BROOKSVILLE — Hernando County Sheriff Al Nienhuis submitted a $42,760,940 budget to county commissioners this week, which includes a 2 percent cost of living raise for employees below the rank of lieutenant.
Nienhuis is also proposing to hire more frontline and support personnel to his staff, including an animal services officer, two school resource deputies, two telecommunicators and two jail detention deputies and a network support technician.
The budget is $1.6 million (or 4 percent ) higher than last year but it ensures the sheriff’s office can maintain the appropriate staffing levels to account for expected growth, Nienhuis said.
The sheriff’s budget is the largest of the five elected constitutional officers. And for fiscal year 2014-15, Nienhuis said the emphasis is on cost-saving measures, efficiency of services and retention of law enforcement professionals.
He said the 2 percent cost of living adjustment is a “first small step” in correcting what he called the problem of pay compression caused by wage freezes over several years and will allow him to attract and retain quality personnel.
“This year, we were able to fund and successfully implement our pay decompression plan without the board of county commissioners having to increase any revenues to do so,” Nienhuis said. “The plan for my fiscal year 2014-15 budget accomplishes that same goal once again.”
To ensure the board doesn’t have to increase revenues to fund his plan, Nienhuis said he expects to return to the county enough money in unspent funds from his current budget to more than cover the cost of the proposed pay plan.
Nienhuis said he saved taxpayers about $1.5 million by putting jail inmates to work cleaning and maintaining county facilities, roads and medians.
He continues to focus on the agency’s volunteer program, and currently has more than 1,150 people helping out the community at little or no cost.
The sheriff’s self-insured health insurance program rates will remain relatively unchanged for the fifth consecutive year, he said.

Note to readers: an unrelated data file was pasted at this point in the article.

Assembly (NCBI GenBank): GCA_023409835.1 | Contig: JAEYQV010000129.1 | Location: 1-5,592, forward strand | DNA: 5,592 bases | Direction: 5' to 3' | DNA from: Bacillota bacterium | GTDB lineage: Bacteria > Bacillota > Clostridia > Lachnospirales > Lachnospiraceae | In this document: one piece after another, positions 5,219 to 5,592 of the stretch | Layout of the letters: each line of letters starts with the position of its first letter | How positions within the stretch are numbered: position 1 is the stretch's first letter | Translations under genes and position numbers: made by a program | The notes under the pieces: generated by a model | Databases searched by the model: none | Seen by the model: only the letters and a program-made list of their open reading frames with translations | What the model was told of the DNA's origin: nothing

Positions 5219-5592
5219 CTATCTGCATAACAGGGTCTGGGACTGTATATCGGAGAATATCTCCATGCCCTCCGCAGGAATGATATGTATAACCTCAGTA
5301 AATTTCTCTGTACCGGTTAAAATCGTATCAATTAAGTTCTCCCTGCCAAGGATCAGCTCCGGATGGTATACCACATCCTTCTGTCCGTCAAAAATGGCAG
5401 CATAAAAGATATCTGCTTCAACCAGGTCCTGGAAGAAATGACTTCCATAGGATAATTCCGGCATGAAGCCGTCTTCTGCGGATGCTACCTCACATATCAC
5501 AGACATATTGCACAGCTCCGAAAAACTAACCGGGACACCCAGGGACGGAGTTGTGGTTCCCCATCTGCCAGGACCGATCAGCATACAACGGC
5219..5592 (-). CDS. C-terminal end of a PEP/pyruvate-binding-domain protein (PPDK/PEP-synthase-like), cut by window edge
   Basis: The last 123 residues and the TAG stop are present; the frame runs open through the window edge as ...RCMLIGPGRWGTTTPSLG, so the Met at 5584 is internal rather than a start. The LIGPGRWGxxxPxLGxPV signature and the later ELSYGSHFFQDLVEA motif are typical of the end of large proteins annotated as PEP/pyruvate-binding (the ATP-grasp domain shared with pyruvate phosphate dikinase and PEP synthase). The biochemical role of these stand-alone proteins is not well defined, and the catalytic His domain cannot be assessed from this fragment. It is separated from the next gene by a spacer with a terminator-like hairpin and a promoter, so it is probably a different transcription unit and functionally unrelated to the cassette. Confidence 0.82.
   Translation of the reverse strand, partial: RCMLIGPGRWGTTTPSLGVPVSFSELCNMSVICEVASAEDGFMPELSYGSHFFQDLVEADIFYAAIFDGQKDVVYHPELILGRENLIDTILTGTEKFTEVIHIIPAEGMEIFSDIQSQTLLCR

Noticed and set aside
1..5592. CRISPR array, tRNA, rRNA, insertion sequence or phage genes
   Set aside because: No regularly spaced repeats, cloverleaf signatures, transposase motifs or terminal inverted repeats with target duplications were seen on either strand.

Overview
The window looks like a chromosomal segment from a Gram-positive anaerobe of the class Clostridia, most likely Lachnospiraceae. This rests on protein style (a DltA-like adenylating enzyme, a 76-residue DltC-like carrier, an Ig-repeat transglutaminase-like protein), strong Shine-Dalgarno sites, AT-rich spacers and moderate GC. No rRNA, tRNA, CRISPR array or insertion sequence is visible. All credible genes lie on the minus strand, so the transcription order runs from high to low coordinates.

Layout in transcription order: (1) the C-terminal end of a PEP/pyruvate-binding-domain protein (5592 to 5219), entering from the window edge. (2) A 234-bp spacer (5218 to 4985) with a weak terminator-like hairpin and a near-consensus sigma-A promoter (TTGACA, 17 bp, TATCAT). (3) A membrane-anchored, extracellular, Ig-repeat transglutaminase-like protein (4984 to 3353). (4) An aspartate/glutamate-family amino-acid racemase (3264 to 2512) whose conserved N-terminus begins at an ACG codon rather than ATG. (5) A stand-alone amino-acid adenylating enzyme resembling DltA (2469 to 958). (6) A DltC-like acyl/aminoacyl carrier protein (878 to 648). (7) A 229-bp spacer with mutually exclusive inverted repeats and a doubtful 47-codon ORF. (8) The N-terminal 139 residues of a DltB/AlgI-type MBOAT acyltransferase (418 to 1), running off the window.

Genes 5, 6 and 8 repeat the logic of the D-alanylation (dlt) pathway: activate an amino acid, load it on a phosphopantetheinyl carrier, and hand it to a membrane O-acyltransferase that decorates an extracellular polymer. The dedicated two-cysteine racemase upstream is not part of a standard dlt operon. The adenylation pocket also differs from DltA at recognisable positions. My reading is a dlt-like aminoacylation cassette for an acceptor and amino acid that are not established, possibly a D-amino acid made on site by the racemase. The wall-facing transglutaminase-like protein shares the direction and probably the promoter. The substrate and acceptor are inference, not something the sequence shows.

The budget also includes funding of the countywide consolidated 911 communications center, the emergency management department and the county jail.
“I know I must balance the need to be fiscally conservative with the need to maintain our ability to make our citizens and our business owners feel safe,” Nienhuis said. “While I am excited with the positive economic signs we see in Hernando County, it does force my staff and me to take a hard look at the impact of that growth on our ability to provide service.”
Nienhuis added that he would be remiss in his duties if he ignored recent data that shows an uptick in housing starts and commercial growth, especially along Mariner Boulevard and State Road 50.
“Although this is very positive for our community, my agency must take small and reasonable steps to prepare for the additional workload that will come with this exciting news, especially considering that this budget must anticipate needs through September of 2015,” he said. “Waiting for an obvious problem to arise, due to poor strategic planning, is simply not an option for us.”
County Commissioner Diane Rowden declined to comment on the sheriff’s budget until she has time to review it with him in person.
“My feeling is that’s a professional courtesy on my part, to sit down and listen to his plan or what he’s got in place,” Rowden said.
And that courtesy, she added, applies to all five elected constitutional officers.
George Zoettlein, assistant county administrator of budget and business development, said he will review all the constitutional officers’ budgets and submit a proposed county budget to commissioners by July 15.
There will be public hearings on the 2014-15 budget on Sept. 9 and Sept. 23. The new fiscal year begins Oct. 1.
To view the entire sheriff’s budget, visit http://bit.ly/Sz953d.